Jan Medical has announced that a clinical study published in Neurocritical Care demonstrated that Nautilus BrainPulse is a highly sensitive skull accelerometry that can detect cerebral vasospasm “with clinically meaningful accuracy”, therefore suggesting, “promise in the ICU environment to detect as well as reject cerebral vasospasm as the cause of neurological deficits in subarachnoid haemorrhage.”
Principal investigator for the Nautilus BrainPulse study was Wade S Smith, director, UCSF Neuroscience ICU, Professor of Neurology, University of California, San Francisco, USA.
“What we need is a safe, noninvasive, user-independent method to detect cerebral vasospasm before it causes brain injury,” says Smith. “The technology needs to be simple, and portable, to be most effective in the Neuro Critical Care setting, by more immediately detecting vasospasm so we can aggressively prevent stroke with cerebral angioplasty and/or vasospressor therapy. Such a technology holds the promise to directly help patients and shorten the length of stay within the Neuro ICU.”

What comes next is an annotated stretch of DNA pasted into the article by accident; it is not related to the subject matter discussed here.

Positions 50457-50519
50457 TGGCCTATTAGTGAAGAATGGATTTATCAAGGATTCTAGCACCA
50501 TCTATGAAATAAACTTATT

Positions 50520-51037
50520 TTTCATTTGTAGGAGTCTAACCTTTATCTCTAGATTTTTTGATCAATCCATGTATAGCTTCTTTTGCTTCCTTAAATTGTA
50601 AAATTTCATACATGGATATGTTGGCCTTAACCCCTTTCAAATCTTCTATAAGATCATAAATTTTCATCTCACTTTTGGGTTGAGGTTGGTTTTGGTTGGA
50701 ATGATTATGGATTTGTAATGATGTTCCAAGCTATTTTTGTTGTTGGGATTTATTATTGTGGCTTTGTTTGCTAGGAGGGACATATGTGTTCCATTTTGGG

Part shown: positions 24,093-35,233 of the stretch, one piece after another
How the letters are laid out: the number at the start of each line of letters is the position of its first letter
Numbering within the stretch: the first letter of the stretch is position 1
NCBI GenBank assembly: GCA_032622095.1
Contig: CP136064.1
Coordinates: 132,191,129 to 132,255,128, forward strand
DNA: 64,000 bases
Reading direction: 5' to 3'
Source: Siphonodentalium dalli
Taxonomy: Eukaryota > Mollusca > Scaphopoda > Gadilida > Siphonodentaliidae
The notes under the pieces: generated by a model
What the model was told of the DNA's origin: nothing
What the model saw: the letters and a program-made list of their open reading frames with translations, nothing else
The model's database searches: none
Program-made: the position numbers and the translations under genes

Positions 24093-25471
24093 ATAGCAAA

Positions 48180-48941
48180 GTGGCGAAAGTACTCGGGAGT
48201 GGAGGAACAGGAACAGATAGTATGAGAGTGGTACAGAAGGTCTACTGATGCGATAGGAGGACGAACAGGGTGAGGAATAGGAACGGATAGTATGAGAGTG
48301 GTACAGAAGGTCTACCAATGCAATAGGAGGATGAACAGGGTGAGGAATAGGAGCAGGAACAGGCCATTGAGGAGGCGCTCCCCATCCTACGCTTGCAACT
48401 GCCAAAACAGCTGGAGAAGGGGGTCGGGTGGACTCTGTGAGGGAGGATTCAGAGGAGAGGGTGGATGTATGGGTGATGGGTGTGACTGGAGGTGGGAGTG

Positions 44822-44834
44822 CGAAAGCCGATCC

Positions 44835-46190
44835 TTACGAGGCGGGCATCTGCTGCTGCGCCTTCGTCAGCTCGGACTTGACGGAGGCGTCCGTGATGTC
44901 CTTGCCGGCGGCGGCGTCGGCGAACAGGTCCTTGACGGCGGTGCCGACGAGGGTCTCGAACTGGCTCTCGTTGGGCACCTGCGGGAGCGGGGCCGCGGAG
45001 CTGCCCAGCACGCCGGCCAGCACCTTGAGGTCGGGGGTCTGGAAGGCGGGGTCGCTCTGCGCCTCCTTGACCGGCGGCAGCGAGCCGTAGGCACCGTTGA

“Our Nautilus BrainPulse system can rapidly provide critical information on a patient presenting with stroke symptoms, and it can also be used as a continuous monitor of changes to the cerebral vasculature. It is this latter ability, continuous monitoring, that provides a unique capability in detecting the onset of vasospasm,” adds Paul Lovoi, chief executive officer of Jan Medical. “This study has confirmed that our portable and continuous brain-sensing system can detect vasospasms quickly and noninvasively.”
The Nautilus BrainPulse is designed to measure the normal brain pulse as well as disruptions of the brain pulse. By digitising the signal patterns from headset-mounted sensors measuring the skull’s motion, and extracting features from them, algorithms have been developed to identify normal and a variety of abnormal brain pulse patterns in recording sessions that take approximately three minutes. The device is portable, entirely non-invasive and provides analysis immediately once the recording session is completed.